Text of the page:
Business is funny sometimes. We spend months and years delaying starting a project, once we start, we spend countless hours developing our products and services only to get our website up in the hope of success, fame and fortune and unfortunately our visitors just aren’t turning in to customers.
We rack our brains, is it the price? Is it the product? Is the competition offering something better!?
Or could it just be that our website isn’t doing what it is supposed to.
The customer journey when arriving at your website initially seems simple. Customer should arrive, find your product and service and then purchase or enquire –Right? Unfortunately, not in most cases.
Over time the intricacies of how users interact with websites has evolved and the insights that we have garnered over time begin to come clear, it’s all too easy to have a great product or service and have your website let you down.
In this article we are going to have a look at a few of the reasons that website visitors aren’t converting in to customers or leads. We will use Google’s free tool Google Analytics to analyse insights that uncover important information about what users are doing once they arrive at your website.
For people reading this that don’t have analytics installed or aren’t sure where to start, we will be running a workshop which covers setting up and using google analytics for founders, business owners and junior marketers. For more information, head over here. If you are interested in joining us, use the coupon code “EAS2018” for a 30% Discount
TLDR –Jump Ahead:
- The Customer Journey
- How many people are coming to your site
- Unclear Calls to Action
- Why are people leaving
- Is your content boring
Before we delve in to some of the insights we can get from google analytics lets briefly go over the customer journey.
A website should be designed with a purpose. And that is generally to have users perform one of the following actions:
- Purchase a product or service
- Have a website visitor enquire about a product or service
- Have a website visitor opt in for a newsletter or other ongoing email resource
We use various marketing methods to get a customer on to our website and then once on the website our goal is to get them to complete one of the previously mentioned actions.
So why aren’t they?
Using Google Analytics we can get an insight in to our user’s behaviour once on our site. If you don’t have Google Analytics installed check out this resource. Otherwise if you are interested in coming a long to a workshop on the subject check out this link for more information. (use coupon code “EAS2018” for a 30% discount)
This seems obvious, but without visitors you can’t even begin to optimise your website for action conversions. If you aren’t getting enough users to your site, you will have to focus on your marketing and advertising efforts.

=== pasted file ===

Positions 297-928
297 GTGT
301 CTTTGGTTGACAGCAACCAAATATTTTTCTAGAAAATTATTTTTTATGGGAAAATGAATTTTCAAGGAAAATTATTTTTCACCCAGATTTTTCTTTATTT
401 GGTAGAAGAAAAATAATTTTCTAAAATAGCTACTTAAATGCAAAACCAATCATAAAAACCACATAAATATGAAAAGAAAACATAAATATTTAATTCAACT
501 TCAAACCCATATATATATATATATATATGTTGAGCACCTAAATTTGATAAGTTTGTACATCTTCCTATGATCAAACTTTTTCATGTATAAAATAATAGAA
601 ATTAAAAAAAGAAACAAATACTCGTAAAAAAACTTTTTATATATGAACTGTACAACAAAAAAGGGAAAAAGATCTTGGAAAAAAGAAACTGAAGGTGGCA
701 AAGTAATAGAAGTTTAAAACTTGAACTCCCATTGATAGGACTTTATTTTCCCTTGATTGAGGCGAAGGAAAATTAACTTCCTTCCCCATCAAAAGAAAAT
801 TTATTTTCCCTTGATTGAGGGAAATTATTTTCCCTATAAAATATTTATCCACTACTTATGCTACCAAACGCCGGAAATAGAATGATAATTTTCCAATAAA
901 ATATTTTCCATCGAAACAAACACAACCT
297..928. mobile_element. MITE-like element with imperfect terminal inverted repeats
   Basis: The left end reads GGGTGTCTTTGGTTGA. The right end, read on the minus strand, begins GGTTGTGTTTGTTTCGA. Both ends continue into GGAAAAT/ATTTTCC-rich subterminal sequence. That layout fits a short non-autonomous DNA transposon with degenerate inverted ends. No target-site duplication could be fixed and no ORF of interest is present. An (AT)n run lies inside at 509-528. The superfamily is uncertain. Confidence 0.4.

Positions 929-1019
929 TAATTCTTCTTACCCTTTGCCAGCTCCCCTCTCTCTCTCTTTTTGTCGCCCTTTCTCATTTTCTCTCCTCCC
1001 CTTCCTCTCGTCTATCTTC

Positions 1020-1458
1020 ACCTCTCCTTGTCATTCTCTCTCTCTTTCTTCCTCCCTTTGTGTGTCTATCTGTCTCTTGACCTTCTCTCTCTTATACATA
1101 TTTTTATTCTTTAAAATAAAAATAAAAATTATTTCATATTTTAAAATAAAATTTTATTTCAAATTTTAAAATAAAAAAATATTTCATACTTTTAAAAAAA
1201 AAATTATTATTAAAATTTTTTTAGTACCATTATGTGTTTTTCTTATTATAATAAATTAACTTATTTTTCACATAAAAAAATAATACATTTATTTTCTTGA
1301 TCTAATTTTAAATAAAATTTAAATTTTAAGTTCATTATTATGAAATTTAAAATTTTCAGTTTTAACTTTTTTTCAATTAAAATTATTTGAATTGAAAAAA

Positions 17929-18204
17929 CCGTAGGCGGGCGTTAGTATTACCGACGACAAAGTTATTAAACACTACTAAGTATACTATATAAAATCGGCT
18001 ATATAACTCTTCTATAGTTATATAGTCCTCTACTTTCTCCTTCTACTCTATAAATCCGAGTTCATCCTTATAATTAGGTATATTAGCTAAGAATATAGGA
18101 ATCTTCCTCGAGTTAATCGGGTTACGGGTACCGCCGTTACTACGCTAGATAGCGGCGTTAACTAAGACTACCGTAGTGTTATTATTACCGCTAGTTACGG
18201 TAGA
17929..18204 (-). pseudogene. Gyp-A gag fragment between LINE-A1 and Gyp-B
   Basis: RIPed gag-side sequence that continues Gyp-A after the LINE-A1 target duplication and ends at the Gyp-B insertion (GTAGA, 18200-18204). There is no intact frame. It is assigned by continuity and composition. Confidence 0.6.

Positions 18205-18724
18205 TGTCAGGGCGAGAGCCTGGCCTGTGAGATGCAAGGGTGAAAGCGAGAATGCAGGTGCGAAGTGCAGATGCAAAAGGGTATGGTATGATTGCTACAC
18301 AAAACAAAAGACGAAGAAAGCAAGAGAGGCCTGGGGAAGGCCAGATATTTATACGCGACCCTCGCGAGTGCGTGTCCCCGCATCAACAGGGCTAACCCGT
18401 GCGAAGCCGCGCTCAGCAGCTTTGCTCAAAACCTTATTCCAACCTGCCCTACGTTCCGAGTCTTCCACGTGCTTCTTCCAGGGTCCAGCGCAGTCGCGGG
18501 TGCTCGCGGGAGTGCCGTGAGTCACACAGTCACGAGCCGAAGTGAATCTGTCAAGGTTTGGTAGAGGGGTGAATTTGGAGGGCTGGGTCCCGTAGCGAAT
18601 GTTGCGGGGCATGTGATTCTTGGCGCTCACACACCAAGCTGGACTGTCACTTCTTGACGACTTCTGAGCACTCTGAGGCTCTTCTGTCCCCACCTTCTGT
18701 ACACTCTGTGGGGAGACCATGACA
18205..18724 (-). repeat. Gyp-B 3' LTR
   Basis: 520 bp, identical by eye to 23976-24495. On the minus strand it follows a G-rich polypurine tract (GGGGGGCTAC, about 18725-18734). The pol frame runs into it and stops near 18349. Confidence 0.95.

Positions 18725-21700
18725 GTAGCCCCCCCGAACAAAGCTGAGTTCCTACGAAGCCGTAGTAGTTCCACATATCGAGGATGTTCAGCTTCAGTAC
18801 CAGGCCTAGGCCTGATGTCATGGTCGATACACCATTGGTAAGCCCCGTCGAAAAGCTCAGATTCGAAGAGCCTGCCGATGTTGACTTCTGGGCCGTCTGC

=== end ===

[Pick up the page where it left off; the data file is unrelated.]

The most common ways of driving traffic are SEO, Social Media Advertising, Google AdWords amongst a myriad of others. Discussing marketing methods is outside the scope of this article, but to view your website visitors do the following:
From the analytics dashboard go to Audience > Overview make sure you have selected the correct date period in the top right corner of the screen. Look at the “Users” metric to get an idea of how many people are coming to your website.
To get your expectations right, according to monetate.com the average conversion rate for an ecommerce store globally in Q4 2016 was 2.95% other sources such as MarketingSherpa have a range of 1 – 5% conversion for eccomerce stores.
According to Formstack contact forms convert around 1% of the time.
So to be safe, lets peg a general action conversion rate at 1%, you may need a page accessed 100 times in order to get your users to perform your desired action even once, so don’t be alarmed if you are falling within that rate. If you aren’t however, keep reading and let’s look at some reasons why.
One possible reason for users not enquiring, opting in or purchasing could be that your desired action hasn’t been made clear enough. When analysing google analytics you can identify whether users are arriving at the pages that present your desired action. If users are arriving at these pages, but are NOT performing your desired action then it could be quite possible that your call to actions are not clear enough.
To view the performance of individual pages in google analytics go to:
Behaviour > Site Content > All Pages
On this page you can type the page name in the filter box if you know the url of the page, otherwise just look through the list until you find it. Looking at the “Page Views” column, if you are getting a desirable number of page views but not many successful actions taken, check to make sure that your CTA’s are frequent, clear and stand out next to the rest of your content.